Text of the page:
Changes to H-1B Visas to Include ‘Potential Path to Citizenship,’ Trump Says

January 11, 2019 Updated: January 13, 2019

Hundreds of thousands of foreign workers working in the United States on H-1B visas may soon be granted a path to citizenship, according to President Donald Trump.

“H1-B holders in the United States can rest assured that changes are soon coming which will bring both simplicity and certainty to your stay, including a potential path to citizenship,” Trump wrote on Twitter. “We want to encourage talented and highly skilled people to pursue career options in the U.S.”

Trump has vowed to fix issues with the H-1B visa system and ordered federal agencies to come up with proposals for reforming it. The H-1B system currently operates as a lottery and does not offer a path to citizenship. The president has said that foreign workers should be selected based on skill and paygrade and must not replace Americans.

The United States grants 65,000 H-1B visas every year and an additional 20,000 visas for those with a master’s degree or higher. In fiscal 2016, there were 400,000 applications for the lottery. Of those, nearly 75 percent were from India.

The cap on the visas has frustrated tech giants, who rely on the H-1B program to bring in skilled workers due to a shortage in the United States. As a requirement, employers can’t offer an H-1B petition to a foreign worker if there are Americans vying for the job. Yet only a small portion of the total petitions are granted due to the cap, which can only be raised by the Congress.

“The cap is not sufficiently high to guarantee that person getting a work visa. I can completely understand how frustrating that would be to the employer,” the director of U.S. Citizenship and Immigration Services, Francis Cissna, said in August last year.

The H-1B visa allows foreigners to work in the United States for three years, with options to renew their stay. Silicon Valley companies are the heaviest users of the H-1B visa.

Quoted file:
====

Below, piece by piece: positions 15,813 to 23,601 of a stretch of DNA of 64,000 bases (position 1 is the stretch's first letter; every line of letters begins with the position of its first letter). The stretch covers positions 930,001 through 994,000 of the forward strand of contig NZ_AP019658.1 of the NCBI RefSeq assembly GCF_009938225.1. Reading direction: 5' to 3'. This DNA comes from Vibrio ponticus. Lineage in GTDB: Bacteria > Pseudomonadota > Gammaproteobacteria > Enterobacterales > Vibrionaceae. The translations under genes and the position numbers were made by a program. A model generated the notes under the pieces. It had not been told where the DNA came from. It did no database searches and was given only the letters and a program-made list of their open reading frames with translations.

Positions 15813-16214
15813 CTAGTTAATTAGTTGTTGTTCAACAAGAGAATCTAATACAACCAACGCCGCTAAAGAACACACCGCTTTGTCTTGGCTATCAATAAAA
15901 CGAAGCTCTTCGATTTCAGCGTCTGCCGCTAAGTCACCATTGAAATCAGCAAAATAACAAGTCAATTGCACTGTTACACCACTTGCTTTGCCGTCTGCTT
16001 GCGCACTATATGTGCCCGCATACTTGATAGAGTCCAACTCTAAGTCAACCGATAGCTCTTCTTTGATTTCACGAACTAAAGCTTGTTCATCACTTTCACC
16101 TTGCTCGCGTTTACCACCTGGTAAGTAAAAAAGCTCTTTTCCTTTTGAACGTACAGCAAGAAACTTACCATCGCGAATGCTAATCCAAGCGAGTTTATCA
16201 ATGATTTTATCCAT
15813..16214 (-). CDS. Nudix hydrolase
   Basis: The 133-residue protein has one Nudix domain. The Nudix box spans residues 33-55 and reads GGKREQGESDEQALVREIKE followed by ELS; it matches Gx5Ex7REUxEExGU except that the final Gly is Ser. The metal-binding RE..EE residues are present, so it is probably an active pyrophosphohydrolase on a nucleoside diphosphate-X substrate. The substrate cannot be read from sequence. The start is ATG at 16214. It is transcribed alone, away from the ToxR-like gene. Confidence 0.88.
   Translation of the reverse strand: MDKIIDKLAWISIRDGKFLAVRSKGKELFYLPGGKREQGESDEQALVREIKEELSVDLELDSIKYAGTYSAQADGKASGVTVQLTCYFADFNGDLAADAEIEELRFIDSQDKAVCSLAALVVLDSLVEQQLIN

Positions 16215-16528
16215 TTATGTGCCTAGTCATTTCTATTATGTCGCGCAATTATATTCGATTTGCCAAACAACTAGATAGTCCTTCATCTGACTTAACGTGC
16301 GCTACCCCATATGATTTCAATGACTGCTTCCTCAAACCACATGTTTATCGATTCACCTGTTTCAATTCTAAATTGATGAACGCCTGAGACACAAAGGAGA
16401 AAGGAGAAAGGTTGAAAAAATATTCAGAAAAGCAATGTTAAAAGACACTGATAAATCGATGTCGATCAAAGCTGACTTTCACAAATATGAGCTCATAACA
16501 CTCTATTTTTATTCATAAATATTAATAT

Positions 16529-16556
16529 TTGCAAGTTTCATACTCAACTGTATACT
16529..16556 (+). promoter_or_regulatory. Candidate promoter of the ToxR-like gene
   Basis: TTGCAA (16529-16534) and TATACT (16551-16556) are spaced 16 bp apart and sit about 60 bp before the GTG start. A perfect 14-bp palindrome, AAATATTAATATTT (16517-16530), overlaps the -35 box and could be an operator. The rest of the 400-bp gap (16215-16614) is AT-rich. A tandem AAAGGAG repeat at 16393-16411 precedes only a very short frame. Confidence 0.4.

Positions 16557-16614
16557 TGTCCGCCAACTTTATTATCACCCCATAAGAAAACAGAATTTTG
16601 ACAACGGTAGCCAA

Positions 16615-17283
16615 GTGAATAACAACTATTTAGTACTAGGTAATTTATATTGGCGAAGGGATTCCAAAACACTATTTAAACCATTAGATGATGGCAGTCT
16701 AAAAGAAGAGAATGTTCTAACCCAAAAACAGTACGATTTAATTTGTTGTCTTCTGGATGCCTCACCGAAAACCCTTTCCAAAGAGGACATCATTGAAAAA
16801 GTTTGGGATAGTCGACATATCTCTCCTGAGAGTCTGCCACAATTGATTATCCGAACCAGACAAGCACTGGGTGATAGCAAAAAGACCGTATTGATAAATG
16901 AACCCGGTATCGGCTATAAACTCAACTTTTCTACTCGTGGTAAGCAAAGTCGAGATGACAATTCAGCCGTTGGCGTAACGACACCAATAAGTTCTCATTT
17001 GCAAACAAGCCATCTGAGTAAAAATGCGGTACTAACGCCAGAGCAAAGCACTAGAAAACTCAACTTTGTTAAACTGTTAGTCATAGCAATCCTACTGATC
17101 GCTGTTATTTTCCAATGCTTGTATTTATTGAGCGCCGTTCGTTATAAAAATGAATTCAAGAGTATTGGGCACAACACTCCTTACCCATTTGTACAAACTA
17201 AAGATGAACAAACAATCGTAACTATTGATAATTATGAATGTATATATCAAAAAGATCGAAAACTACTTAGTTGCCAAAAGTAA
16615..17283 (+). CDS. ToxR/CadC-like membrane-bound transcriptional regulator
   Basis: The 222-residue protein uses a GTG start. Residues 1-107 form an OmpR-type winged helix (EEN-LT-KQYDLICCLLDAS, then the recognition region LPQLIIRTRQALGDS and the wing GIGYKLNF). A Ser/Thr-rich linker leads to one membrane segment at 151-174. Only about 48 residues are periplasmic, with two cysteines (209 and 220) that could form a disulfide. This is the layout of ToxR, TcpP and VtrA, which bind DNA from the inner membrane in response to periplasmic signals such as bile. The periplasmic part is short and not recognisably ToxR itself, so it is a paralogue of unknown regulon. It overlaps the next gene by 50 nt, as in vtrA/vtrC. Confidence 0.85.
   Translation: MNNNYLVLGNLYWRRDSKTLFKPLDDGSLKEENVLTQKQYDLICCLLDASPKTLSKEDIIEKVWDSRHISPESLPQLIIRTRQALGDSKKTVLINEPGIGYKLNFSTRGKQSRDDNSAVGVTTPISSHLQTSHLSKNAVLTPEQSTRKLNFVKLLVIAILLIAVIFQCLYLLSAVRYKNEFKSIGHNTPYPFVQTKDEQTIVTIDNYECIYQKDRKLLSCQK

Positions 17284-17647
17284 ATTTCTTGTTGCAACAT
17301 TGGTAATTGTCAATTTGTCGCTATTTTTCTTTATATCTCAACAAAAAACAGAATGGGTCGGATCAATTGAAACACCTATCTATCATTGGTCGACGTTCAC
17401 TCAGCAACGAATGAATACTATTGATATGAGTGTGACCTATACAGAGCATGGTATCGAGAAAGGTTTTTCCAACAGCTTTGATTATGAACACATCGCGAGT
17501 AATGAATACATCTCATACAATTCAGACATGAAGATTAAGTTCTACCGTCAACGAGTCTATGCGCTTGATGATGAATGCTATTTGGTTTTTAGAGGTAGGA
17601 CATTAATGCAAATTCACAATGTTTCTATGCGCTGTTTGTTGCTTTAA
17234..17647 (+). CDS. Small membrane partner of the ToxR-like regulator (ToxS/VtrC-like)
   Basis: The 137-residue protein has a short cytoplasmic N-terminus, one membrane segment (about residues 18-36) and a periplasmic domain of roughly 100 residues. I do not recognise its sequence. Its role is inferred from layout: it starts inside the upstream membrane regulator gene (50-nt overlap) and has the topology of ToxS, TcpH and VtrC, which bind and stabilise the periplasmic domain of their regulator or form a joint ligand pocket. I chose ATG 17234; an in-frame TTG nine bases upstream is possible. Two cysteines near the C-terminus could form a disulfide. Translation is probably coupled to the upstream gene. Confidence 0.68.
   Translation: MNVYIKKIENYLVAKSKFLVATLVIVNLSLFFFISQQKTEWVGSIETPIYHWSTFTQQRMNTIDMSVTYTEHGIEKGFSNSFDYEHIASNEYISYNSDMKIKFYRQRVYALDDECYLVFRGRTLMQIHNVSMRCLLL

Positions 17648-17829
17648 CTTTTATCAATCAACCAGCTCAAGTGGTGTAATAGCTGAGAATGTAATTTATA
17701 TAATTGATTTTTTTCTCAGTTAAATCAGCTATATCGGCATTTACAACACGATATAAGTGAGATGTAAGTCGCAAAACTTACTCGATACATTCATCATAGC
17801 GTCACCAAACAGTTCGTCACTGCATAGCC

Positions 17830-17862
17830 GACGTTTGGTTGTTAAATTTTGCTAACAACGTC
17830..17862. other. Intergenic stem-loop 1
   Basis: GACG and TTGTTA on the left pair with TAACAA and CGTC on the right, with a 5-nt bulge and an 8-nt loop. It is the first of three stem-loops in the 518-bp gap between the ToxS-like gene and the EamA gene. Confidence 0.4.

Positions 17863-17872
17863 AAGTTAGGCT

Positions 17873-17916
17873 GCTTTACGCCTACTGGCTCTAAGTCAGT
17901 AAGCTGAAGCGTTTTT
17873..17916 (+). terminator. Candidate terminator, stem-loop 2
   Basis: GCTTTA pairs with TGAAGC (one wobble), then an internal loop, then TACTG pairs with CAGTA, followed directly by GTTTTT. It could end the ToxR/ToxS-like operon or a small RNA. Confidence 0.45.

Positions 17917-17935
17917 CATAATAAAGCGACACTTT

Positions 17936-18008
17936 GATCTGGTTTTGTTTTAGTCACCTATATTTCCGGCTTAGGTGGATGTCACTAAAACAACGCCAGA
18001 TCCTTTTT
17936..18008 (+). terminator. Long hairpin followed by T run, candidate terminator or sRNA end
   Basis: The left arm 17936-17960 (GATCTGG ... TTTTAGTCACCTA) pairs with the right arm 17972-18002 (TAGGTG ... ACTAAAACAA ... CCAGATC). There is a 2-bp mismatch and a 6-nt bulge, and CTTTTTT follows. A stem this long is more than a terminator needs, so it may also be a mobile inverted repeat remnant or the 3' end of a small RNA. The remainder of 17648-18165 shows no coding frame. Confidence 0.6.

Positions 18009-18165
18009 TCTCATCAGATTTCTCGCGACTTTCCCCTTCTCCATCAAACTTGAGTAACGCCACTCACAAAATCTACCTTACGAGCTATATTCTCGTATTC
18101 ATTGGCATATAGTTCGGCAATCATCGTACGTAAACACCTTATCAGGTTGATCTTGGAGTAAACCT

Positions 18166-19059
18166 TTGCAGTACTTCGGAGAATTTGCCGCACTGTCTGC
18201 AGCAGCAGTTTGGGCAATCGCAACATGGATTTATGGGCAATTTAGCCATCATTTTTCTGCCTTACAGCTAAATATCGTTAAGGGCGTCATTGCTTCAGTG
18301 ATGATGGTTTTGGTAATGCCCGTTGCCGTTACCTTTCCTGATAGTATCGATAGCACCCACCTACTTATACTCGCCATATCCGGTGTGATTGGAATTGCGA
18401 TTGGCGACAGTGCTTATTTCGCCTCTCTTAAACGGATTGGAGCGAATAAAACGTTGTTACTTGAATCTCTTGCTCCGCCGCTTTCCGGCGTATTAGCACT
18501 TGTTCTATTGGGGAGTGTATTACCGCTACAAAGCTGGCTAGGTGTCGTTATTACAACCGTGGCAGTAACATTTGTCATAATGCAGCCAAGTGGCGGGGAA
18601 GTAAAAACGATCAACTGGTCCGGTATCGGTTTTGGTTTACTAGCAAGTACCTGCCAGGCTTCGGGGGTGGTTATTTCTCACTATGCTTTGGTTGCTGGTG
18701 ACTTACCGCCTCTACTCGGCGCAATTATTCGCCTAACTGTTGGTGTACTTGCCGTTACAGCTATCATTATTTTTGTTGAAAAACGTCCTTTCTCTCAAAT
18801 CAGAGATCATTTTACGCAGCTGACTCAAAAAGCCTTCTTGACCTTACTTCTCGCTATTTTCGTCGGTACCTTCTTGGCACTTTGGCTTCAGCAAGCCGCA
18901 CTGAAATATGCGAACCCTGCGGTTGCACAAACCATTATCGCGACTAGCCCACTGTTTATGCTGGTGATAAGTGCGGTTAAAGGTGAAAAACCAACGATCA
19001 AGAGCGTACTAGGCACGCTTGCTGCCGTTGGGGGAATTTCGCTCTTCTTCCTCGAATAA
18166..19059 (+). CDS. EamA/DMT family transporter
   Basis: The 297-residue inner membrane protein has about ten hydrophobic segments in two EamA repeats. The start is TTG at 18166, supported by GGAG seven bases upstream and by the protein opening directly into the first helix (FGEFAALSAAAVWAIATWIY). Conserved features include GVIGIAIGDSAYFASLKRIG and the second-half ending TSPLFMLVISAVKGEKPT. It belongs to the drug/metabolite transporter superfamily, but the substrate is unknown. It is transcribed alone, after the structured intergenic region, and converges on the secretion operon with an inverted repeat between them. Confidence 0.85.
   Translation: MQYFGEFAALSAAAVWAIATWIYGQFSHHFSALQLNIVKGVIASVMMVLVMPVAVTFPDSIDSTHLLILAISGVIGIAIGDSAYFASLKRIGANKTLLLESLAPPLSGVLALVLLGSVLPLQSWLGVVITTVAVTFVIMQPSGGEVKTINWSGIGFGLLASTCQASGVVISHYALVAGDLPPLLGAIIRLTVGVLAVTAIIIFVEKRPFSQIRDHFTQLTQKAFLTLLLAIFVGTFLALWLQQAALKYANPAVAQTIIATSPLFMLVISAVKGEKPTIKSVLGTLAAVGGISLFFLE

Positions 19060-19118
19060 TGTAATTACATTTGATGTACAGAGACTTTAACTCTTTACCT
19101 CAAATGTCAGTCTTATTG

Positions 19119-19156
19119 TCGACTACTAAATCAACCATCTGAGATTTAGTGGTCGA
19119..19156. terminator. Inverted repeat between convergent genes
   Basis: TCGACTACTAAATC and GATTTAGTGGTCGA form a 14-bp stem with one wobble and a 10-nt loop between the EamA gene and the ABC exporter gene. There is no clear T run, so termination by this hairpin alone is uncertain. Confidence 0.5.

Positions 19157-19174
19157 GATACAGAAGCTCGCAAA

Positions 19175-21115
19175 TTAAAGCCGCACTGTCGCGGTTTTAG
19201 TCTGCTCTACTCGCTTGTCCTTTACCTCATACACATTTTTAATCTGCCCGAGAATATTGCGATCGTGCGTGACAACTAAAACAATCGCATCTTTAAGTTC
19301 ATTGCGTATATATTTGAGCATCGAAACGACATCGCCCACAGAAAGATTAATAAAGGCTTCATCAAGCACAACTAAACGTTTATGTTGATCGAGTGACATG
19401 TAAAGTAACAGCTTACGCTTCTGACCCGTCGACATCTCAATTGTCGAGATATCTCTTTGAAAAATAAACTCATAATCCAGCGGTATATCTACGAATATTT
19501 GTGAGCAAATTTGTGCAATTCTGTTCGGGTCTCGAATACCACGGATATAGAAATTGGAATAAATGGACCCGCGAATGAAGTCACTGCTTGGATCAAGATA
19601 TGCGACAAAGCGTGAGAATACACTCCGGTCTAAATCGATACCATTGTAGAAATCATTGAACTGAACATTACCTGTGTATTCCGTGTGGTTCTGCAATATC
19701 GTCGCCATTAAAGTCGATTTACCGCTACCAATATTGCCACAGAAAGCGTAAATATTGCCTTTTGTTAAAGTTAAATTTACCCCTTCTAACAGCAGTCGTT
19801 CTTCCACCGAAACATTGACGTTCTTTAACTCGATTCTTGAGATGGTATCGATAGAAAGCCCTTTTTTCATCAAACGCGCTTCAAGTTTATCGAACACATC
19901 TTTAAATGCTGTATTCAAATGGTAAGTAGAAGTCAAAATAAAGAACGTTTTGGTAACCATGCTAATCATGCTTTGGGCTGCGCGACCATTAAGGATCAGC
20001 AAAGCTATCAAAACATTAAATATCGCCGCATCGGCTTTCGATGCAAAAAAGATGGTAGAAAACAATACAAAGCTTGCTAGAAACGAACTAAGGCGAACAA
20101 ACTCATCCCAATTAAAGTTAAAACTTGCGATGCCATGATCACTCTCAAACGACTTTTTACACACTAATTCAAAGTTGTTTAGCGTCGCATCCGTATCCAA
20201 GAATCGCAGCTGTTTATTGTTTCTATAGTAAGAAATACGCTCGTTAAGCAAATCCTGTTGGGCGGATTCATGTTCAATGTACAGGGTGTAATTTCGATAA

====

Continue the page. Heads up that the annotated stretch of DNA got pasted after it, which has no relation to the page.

In April 2017, President Donald Trump ordered the attorney general and the secretaries of state, labor, and Homeland Security to propose reforms to the H-1B visa system. The executive order did not provide a deadline for the proposals. The president’s message on Jan. 11 suggests that the White House has reviewed at least one proposal and has decided on a course of action.

Trump issued the message on H-1B amid a government shutdown which resulted from an impasse with congressional Democrats, who are refusing to fund a security package for the southwest border that includes funds for constructing a barrier, Trump’s signature campaign promise.

Silicon Valley tech giants overwhelmingly support Democrats, which may mean that Trump is using the potential H-1B reforms as a bargaining chip to make a deal that would scupper the stalemate and end the shutdown.

A bill introduced in Congress in 2017 would crack down on outsourcing companies that import large numbers of H-1B workers for temporary training purposes, only to send the workers back to their home countries to do the same job. Specifically, the bill would prohibit companies with more than 50 employees, of which at least half are H-1B or L-1 visa holders, from hiring additional H-1B employees.

Charlotte Cuthbertson and Emel Akan contributed to this report.

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